Sally Herschorn, MD, radiologist, is Medical Director of Breast Imaging at the University of Vermont Medical Center.

Sally Herschorn, MD, radiologist, is Medical Director of Breast Imaging at the University of Vermont Medical Center.

What is breast density?

Breast density is a unique attribute of the breast that can only be determined with an X-ray (mammogram). It is the degree to which the breast tissue prevents X-rays from passing through and therefore dense breast tissue appears white on a mammogram.

Everyone’s breast is a mixture of glandular, fibrous, and fatty tissue. Fatty tissue lets the X-rays pass through and appears dark grey, while glandular and fibrous tissues are denser tissues, so the X-rays don’t easily pass through and these tissues appear white on a mammogram.

Every woman has her own unique mix of fibroglandular and fatty tissue that makes up her breast density. Your breast density is included in your mammogram report. Beginning January 15, 2017, you will also receive your breast density reading in your lay summary that is mailed directly to you.

Why is breast density important?

UnknownBreast density is important because we detect cancers most frequently when they stand out as white spots on a dark background. If your background also appears mostly white (as very dense breast tissue would), it is more difficult to detect tumors. The ability to detect tumors is significantly less in women with dense breasts. So, there is a greater chance that a screening mammogram could miss a cancer, if present, when the breasts are dense.

There is also evidence that women with dense breast tissue have a slightly higher risk of breast cancer than women with fatty breasts. The risk of cancer in a woman with heterogeneously dense breasts is about 1.5-2x the risk for an average woman without dense breasts and the risk for a woman with extremely dense breasts is about 2-2.3 x the risk of an average woman. This increased risk is relatively small though when compared with other risk factors like age, family history, or a prior biopsy that showed atypical cells.

How many women have dense breast tissue?

It’s important to know that having dense breasts is not in any way abnormal! Approximately 40-50 percent of the population has dense breasts. Dense breasts are even more common in younger women and somewhat less common in older women.

What can be done to improve cancer detection in women with dense breast tissue?

Digital mammography improves cancer detection in women with dense breasts compared with the older film screen mammography. 3D mammography improves detection further – and has the added advantages of reducing false positive results. So, a 3D mammogram is a good way to improve early diagnosis if you have heterogeneously dense breasts. Unfortunately, none of these methods detects ALL breast cancers and there are still some cancers in dense breasts that are not detected with mammography, especially in those with extremely dense breasts.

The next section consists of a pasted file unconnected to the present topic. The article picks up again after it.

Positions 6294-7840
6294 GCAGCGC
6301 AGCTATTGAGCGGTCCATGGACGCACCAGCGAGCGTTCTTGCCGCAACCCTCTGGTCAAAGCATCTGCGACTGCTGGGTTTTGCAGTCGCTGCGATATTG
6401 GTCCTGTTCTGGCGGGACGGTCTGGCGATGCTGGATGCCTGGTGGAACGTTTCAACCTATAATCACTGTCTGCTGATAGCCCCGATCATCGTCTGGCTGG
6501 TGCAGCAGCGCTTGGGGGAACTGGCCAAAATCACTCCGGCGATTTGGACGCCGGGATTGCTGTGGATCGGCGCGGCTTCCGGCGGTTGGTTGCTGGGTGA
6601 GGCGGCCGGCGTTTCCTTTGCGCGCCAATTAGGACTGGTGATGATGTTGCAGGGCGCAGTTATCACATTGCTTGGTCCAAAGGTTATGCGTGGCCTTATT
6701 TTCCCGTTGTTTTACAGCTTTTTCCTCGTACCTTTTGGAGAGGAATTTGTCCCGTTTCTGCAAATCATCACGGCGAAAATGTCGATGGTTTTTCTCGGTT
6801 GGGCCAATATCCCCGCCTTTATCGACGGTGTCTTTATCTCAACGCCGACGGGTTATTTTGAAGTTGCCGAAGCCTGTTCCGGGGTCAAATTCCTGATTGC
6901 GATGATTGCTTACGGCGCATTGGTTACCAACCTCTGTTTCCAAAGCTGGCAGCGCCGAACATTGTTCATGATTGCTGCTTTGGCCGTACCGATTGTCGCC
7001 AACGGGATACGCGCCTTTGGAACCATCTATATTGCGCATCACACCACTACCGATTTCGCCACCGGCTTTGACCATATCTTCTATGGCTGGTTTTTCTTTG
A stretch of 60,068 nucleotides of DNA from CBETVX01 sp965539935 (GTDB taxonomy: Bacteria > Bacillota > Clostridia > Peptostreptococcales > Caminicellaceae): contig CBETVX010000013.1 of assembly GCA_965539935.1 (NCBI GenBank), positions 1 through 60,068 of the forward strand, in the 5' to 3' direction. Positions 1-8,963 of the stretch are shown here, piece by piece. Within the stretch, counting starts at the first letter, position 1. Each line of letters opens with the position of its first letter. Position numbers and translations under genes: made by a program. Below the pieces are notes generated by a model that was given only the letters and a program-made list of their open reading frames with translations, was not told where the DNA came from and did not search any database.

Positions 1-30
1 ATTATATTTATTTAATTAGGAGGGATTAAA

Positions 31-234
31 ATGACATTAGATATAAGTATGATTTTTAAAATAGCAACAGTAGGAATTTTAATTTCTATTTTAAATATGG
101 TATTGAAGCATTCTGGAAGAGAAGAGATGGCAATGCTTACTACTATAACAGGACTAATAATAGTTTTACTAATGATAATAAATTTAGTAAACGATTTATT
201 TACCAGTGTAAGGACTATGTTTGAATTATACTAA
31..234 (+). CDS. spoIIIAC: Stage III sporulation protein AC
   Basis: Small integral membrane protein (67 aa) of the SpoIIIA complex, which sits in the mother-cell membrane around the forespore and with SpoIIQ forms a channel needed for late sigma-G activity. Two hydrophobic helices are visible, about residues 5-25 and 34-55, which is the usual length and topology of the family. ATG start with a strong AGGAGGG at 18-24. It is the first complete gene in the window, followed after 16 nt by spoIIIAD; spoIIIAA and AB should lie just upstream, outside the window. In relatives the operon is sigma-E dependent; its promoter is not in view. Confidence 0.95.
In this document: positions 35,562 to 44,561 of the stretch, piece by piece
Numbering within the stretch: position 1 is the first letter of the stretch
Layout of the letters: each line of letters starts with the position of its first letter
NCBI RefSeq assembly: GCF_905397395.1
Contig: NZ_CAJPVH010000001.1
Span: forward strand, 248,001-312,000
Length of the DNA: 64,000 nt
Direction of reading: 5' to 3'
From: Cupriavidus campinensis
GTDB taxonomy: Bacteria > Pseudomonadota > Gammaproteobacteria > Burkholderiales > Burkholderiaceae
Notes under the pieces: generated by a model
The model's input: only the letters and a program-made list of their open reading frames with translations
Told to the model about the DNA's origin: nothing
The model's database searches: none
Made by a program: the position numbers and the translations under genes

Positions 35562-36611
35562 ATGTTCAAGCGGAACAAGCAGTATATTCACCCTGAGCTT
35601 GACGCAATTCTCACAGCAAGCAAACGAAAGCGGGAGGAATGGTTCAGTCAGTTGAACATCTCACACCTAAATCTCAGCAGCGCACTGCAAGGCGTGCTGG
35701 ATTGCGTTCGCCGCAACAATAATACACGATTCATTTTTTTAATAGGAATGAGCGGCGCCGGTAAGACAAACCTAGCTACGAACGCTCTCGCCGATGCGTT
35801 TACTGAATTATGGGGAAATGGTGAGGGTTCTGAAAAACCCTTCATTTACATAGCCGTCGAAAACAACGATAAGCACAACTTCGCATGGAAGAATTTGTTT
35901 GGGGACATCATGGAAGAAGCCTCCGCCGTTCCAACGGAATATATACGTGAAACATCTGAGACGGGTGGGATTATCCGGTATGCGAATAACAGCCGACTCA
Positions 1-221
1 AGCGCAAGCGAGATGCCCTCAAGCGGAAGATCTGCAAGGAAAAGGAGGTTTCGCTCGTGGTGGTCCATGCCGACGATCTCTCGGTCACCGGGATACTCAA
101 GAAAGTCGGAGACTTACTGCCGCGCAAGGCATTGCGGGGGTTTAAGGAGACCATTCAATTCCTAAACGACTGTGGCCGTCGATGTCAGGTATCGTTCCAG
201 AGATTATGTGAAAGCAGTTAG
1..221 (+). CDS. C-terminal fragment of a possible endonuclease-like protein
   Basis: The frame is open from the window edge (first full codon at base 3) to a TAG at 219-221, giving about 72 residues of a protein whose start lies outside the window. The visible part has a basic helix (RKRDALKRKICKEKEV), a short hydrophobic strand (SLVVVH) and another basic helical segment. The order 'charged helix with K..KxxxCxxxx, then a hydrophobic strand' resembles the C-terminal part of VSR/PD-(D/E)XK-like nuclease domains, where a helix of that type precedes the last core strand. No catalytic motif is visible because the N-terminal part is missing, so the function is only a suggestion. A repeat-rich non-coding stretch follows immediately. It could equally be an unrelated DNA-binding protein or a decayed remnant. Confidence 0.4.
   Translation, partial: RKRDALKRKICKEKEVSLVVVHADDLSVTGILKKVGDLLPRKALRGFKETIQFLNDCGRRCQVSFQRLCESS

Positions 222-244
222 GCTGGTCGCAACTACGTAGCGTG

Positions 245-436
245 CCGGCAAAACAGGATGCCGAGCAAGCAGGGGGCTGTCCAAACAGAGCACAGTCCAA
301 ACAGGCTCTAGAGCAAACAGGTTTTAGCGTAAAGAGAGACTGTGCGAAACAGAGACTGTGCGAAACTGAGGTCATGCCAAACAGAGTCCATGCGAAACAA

Some women with dense breasts may wish to consider supplementary screening in order to improve the detection rate for cancer. The two most common supplementary screening options are ultrasound and MRI. MRI is usually recommended for women at elevated risk for breast cancer (>20 percent lifetime risk) regardless of their breast density. Ultrasound can be used to supplement mammography screening in women at less than 20 percent lifetime risk, if they wish to pursue additional testing. Ultrasound detects more small invasive cancers than mammography, but it has a higher false positive rate. Many biopsies and follow-ups are required for every cancer detected, although the false positive rate will decrease when the exam is repeated on a regular basis.

What can I do?

If you want to be proactive about your health care, pay attention to your breast density. This is a good opportunity for women of all densities to discuss their lifetime risk of breast cancer with their provider. A risk assessment can determine whether you are low, moderate, or high risk. If high risk, you should have MRI screening to supplement mammography. Depending on your family and personal history, you might also consider genetic testing and/or taking medication to decrease your risk.

For women with dense breasts and no other risk factors, no medical organization is currently advocating supplementary screening for women with dense breasts. But if your goal is to do everything you can to make sure that if you develop cancer, it is caught early, and you have dense breasts, you might choose to add a test to mammography to increase the chance for detection. You should be aware that there may be false positives. Decisions should take into account the patient’s values and philosophy. Not all supplementary screenings are covered by insurance but this may change over time. There are no straightforward answers for women with dense breasts. There are many helpful resources and websites. Check out our breast density information page to learn more about breast density.

Ultimately, there is nothing a woman can do about her breast density or genetics. Living a healthy lifestyle, maintaining a healthy weight, getting regular exercise, and minimizing alcohol consumption are all things we can do to prevent breast cancer.

Sally Herschorn, MD, radiologist, is Medical Director of Breast Imaging at the University of Vermont Medical Center. 

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